Three Sketches for Two Guitars ........ Brindle
Reverie
Golliwog's Cake-Walk
Clair de Lune.........................Debussy
Presented &r the University
Musical Societ,
Rackham are more appropriate for
soloists and small groups.
The program was made up both of
pieces written specifically for guitar
(or in some cases lute), and of some
unusual transcriptions which did not
sound nearly as awkward as I thought
they would. Despite the amount of
variety, the program was painfully long
(lasting over 21/2 hours), and near the
end a few dozing concert-goers were
heard restlessly snoring.
The two guitarists, dressed in black,
performed together like good, old frien-
ds. Williams, however, seemed the
more nervous of the two, and as a
result, appeared to take his playing
more seriously. Since he was making
his Ann Arbor debut, Williams may
have been somewhat awed by both the
crowd and the hall. This probably
helped him though, as he consistently
played with fewer wrong notes and a
better tone than Bream.
THE BEST moments of the long
evening came during the two solo
segments, one before and one after in-
termission. The first solos, played by
Mr. Williams in the middle of the first
half, gave a good opportunity for the
audience to witness his ability.
In the Tombeau by Weiss, Williams'
interpretation made the sense of loss ad
contemplation in this mournful,
minor melody sound very real. He fur-
ther displayed his versatility by ex-
ploring the full range of his instrument,
using a variety of tones, dynamics and
rhythms in a transcription of Caprice,
No.24 by Paganini. -
Other notable moments in the first
half included Telemann's Partie
Polonaise, during which the movemen-
ts soon began to sound alike and rather
silly. In jest Williams played straight-
forwardly (getting a better tone) while
Bream was maniacally rolling his eyes,
wagging his tongue and spastically
jerking his head. Meanwhile, the
audience clapped after each movement
and further made a joke of the piece.
THE ONLY really meaningful piece

before intermission was Sor's Fantasie
for Two Guitars. The work is Spanish,
and the rich harmonies, complex
changes in tonality, and beautifully or-
namented melody were moving.
In the second half, like the first, the
best portion was the solo effort. This
time Julian Bream took his turn
playing Four Studies by Villa-Lobos.
The Studies are short but difficult, and

Guitarists Julian Bream (left) and John Williams performed Saturday night in Hill Auditorium.

VISTA
is coming
alive again.,.
How about
coming
alive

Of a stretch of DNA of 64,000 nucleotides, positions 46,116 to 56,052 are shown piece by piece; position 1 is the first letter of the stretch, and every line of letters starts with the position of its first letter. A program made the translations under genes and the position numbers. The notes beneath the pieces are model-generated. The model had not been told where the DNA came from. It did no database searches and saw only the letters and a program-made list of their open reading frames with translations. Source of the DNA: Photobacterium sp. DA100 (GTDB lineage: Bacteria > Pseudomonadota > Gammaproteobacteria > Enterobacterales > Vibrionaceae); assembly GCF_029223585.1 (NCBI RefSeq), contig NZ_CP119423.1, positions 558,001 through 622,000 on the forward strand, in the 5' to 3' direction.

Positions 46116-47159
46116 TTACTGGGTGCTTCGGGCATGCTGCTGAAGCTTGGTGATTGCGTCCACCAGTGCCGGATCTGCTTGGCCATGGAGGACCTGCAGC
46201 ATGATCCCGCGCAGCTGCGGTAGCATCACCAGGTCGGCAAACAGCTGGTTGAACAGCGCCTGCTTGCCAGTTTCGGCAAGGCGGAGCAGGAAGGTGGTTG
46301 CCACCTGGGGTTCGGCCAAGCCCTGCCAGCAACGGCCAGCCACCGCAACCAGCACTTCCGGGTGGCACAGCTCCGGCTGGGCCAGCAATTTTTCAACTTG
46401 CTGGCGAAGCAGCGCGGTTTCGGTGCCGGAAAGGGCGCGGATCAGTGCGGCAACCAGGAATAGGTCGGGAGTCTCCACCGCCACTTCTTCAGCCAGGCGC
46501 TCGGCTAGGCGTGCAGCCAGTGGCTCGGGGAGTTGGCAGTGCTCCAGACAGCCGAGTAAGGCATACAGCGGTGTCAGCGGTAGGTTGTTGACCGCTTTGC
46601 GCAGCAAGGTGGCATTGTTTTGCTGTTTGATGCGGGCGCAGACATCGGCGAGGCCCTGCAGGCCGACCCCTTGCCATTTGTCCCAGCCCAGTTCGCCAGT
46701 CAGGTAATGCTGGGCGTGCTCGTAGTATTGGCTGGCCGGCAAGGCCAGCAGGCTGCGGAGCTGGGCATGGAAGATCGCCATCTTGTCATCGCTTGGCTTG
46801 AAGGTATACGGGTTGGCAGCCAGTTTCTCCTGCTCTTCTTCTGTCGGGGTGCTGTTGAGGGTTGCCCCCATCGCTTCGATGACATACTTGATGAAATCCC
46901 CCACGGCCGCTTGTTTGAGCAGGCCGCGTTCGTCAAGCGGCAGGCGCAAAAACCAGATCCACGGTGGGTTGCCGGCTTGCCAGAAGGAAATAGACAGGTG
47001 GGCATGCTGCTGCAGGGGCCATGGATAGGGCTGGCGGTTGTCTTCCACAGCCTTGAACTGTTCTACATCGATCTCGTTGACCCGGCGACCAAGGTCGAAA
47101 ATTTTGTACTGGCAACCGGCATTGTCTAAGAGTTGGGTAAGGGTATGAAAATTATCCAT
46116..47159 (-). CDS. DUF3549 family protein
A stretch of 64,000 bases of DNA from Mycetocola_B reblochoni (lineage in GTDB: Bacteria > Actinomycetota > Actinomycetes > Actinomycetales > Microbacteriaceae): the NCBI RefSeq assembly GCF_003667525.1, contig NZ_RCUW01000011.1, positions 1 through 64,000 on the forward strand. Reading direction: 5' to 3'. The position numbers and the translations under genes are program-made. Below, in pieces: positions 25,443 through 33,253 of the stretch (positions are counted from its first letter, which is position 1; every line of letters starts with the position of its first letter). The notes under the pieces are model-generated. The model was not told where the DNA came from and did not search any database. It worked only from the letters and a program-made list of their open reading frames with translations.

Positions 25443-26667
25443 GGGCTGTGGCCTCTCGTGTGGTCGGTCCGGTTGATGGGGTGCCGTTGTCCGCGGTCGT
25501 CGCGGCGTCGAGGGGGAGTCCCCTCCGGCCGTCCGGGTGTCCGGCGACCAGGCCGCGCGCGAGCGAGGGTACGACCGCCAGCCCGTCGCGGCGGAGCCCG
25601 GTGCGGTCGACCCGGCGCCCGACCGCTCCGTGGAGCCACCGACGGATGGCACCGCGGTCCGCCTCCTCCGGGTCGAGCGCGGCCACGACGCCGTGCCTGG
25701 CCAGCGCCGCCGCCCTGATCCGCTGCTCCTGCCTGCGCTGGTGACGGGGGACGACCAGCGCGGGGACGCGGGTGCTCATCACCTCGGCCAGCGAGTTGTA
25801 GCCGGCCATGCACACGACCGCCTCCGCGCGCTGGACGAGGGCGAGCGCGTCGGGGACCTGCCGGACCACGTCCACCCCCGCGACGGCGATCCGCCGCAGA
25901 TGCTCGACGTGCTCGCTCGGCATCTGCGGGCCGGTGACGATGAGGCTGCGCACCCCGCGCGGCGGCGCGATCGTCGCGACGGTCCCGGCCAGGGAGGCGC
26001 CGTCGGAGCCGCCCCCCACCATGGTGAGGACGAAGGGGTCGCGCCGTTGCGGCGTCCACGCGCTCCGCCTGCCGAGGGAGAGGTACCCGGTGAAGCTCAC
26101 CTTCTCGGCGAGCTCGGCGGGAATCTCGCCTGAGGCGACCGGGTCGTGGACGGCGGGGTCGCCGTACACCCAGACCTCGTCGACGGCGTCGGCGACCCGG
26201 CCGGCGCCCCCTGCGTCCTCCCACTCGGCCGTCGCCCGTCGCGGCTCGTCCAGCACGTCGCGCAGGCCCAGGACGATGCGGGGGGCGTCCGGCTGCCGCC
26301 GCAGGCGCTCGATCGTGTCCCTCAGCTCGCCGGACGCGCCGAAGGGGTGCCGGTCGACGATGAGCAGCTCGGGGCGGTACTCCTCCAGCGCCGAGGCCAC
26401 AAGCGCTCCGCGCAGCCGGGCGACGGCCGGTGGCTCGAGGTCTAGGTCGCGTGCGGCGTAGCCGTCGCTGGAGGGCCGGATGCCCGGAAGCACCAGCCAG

with us?
Here's your chance to
do something for America.
We need all kinds of VISTA
volunteers. All kinds of skills.
People eighteen or eighty, we
don't care. High income or low
income. We don't care as long
as you come. Come to VISTA
for the most important experi-
ence of your life. VISTA needs
you. VISTA is coming alive
again. Call toll free:
800-424-8580. V A
The Center For Afraosmerican
and African Studies
presents
PROF. JON ONYE LOCKARD
LECTURING ON
"AFRO-BRAZILIAN
RELATIONSHIPS WITH
AFRICAN AND
AFROAMERICAN ART"
Wednesday. Oct.25.;1978
12:00 noon to 1:30 p.m.
Center for Afroamerican and
African Studies
1100 S. UNIVERSITY
All Welcome! e Refreshments

EIUTHENTIC MEXICAN FOOD
3 Minutes from the Union
Not fast food--Just great food served quickly
Eat In or Carry Out
I a.mI I p.m. Mon-Thurs, ! p m.-1 p im Sun, tI a.m.-12 a.1m. Fri. & Sat..
Located at Thompson and William

LOOK FOR THE
EM PAGE

of
1be 3tdi~wgn Eailg
EVERY THURSDAY
for:
. Important IM Dates
* IM Sports News
* IM Sports Results
and morelt

The Ann Arbor Film Copreative presents at AUD. A
TUESDAY, OCTOBER 24
BUNUEL IN MEXICO
LOS OLVIDADOS (The Young and the Damned)
(Luis Bunuel, 1950) 7 & 10:15-AUD. A
Sad and lyrical, this is a monumental movie which explores the retched poverty that causes juvenile
delinquency. Based entirely on real cases, Bunuel's film is a love poem to those deprived of love. Prize-
winner at the Cannes Film Festival for Best Direction. "LOS OLVIDADOS is, perhaps, my favorite
film."-Luis Bunuel. In Spanish, with subtitles.
ILLUSION TRAVELS BY STREETCAR
(Luis Bunuel, 1954) 8:40 only-AUD. A
A driver and a conductor steal a streetcar and take a wild, anarchic trip through town. This results in
a number of hilarious incidents and unexpected adventures. "Bunuel takes this opportunity to describe
certain aspects of the streets of Mexico City that are not to be found in travel brochures."-THE CINEMA
OF LUIS BUNUEL.
Tomorrow: THE EXILE & MARIUS
MANN THEATRES Wed. Matinees
F} AGE TWE All seats $1.50
MAPLE VILLAGE SHOPPING CENTER
769-1300 Ountil 4:30
F h r rsSHOW
" d n 1 n E sTIMES
Sat-Sun-Wed
1:30
4:00
6:30
9:05
Mon-Tues-
Thurs-Fri
6:30
9:05

do it DAILY

Last film in Cuban Film Festival!

I

Octavio Cortazar's

1977

THE TEACHER
A charmina and caotivatina tale of a young teacher's experiences in the